Duration:00:57:47

Surviving cancer five times, Government's independent rape advisor, Miners’ strike 40 years on, My Life with the Walter Boys

2/14/2024
Violence and abuse against shop workers rose to 1,300 incidents a day last year, up by 50% in the year to September 2023. That's according to new figures by the British Retail Consortium. Nuala hears from Michele Whitehead, a workplace rep for USDAW who has worked at a convenience store in Wolverhampton for 20 years. Dr Natalie Yates-Bolton is 57 and has survived cancer five times. The senior lecturer in nursing was first diagnosed at the age of 22 whilst still at university. She's had 11 operations, 30 sessions of chemotherapy and 55 rounds of radiotherapy. Natalie joins Nuala McGovern to discuss what’s helped her get through three decades of cancer care. Professor Katrin Hohl is the new independent advisor to the Government on rape. She joins Nuala to discuss her new role, and her priorities for change. Forty years ago next month most of the coal miners in the UK went on strike over pit closures and proposed redundancies. The strike lasted a year and was one of the most divisive conflicts of a generation. On Sunday, BBC Two is broadcasting Miners’ Strike: A frontline Line Story, which features personal testimony from men and women on the frontline of the strike. Nuala’s joined by two women who were there at the time to discuss their experiences: Lisa McKenzie appears in the film and was a teenager when her dad was on the picket lines and Heather Wood was also very active in the strike. My Life with the Walter Boys is a teen drama on Netflix that hit 12 million views in it’s first week alone. It was adapted from a book written by Ali Novak when she was just 15 years old. She joins Nuala to talk about the transformation of her book to a hit series along with the executive producer who adapted the story, Melanie Halsall. Presenter: Nuala McGovern Producer: Dianne McGregor

Duration:00:57:38

Joanne Froggatt and Dr Rachel Clarke, Minette Batters, NFU, Israel/Gaza war

2/13/2024
A forthcoming three-part ITV drama Breathtaking, set in a fictionalised London hospital, tells the devastating impact of the Covid-19 pandemic through the eyes of Acute Medical Consultant Dr Abbey Henderson. The series is based on Dr Rachel Clarke’s book of the same name. She worked on Covid wards and is also one of the writers on the series. Dr Henderson is played by Joanne Froggatt, known for many roles including Downton Abbey, Sherwood and Angela Black. They join Emma Barnett to discuss. The "orange peel theory" is as trend where one person in a couple will ask their partner to peel an orange for them. As Valentine's Day approaches, what are the small gestures that mean so much? The ways you show your love? Minette Batters is standing down as President of the National Farmers' Union after six years of leading the organisation. She joins Emma to talk about her tenure leading the farming world, and what it felt like to be the first woman to do so. We've been looking at the experiences of women from both Israel and Gaza on the programme this week, asking what are the main issues facing women on each side as the war continues in to its fifth month. Today Emma speaks to Ayelet Razin Bet Or the Legal Adviser to the Association of Rape Crisis Centres in Israel. Ayelet has been travelling the world in recent months highlighting the horrific evidence of rape, sexual violence and mutilation of women during the October 7 brutal attacks by Hamas that killed 1,200 people and says she feels hugely let down and even betrayed by the response she has seen, particularly from other women. She also talks about her concerns for the 14 female hostages still being held by Hamas. To listen to our discussion about women in Gaza, please head to BBC Sounds to find it in yesterday's episode. Presented by Emma Barnett Producer: Louise Corley Studio Engineer: Giles Aspen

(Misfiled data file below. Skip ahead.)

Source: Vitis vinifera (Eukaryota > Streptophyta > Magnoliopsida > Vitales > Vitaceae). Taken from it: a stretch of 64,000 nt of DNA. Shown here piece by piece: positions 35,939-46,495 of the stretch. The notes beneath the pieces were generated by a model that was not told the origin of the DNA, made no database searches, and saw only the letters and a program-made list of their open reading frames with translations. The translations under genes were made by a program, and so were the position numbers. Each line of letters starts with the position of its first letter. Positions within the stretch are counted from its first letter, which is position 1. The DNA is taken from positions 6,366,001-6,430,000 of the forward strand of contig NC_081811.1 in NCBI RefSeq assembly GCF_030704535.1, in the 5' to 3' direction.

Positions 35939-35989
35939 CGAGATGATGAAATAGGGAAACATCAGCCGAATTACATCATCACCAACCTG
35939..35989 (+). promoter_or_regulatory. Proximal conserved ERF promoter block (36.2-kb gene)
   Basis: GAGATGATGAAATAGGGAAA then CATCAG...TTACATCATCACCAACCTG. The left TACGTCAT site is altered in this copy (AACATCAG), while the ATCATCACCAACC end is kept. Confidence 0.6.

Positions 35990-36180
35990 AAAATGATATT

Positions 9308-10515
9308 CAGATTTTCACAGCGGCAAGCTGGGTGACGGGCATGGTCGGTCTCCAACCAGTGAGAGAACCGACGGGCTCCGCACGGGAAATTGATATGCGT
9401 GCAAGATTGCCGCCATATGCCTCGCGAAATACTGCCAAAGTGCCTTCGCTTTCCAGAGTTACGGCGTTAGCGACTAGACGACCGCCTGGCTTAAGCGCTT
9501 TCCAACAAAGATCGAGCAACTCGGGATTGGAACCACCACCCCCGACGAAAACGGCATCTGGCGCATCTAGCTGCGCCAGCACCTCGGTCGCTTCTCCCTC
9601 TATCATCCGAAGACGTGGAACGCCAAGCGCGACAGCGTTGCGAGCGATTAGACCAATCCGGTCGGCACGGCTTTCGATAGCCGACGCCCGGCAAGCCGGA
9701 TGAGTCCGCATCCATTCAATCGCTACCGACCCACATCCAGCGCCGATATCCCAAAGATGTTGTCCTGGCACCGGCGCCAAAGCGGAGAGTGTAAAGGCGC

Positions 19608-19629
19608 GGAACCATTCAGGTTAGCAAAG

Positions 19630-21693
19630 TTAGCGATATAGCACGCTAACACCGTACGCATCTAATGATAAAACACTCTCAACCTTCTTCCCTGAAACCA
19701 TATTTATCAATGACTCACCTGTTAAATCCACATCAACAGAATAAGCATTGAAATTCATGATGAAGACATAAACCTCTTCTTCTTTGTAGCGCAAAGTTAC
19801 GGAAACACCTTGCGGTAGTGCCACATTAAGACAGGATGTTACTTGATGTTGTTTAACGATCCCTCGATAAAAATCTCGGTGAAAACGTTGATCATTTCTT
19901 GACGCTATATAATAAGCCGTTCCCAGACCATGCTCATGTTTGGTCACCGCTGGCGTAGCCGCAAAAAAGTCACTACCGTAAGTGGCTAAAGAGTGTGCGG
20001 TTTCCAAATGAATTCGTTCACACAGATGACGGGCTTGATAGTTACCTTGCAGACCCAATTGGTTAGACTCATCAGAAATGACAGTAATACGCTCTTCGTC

Duration:00:57:45

Bryony Gordon, Israel-Gaza war, Chief Constable Sarah Crew

2/12/2024
Four years ago, Avon and Somerset Police offered Channel 4 unprecedented access to its Counter Corruption Unit, the people who police the police. The result is a three-part documentary series called To Catch A Copper. Emma Barnett speaks to Sarah Crew, Chief Constable of Avon and Somerset Police, about why she made the decision to let the cameras in, and the consequences of doing so. Bryony Gordon is the bestselling author of The Wrong Knickers, You Got This and Mad Girl. She won the MIND Making a Difference Award for changing the perception of mental health in the media, and even ran the London Marathon in her underwear! She joins Emma to discuss binge eating, OCD, menopause and her new book - Mad Woman. As the Israel-Gaza war enters its fifth month, we’re looking at what the impact is on women and children. Tomorrow, Emma will hear from women in Israel. Today, she speaks to BBC Arabic journalist Dalia Haidar and Frances Leach from ActionAid to hear more about what life is like at the moment for Palestinian women and children in Gaza. The three-time Olympic champion Shelly-Ann Fraser-Pryce has confirmed she will retire this year after the games in Paris. The 37-year-old, regarded as one of the greatest sprinters of all time, won the 100m title in 2008 and 2012. Former Team GB sprinter Katherine Merry joins Emma to discuss the announcement. Presenter: Emma Barnett Producer: Lottie Garton

Duration:00:57:46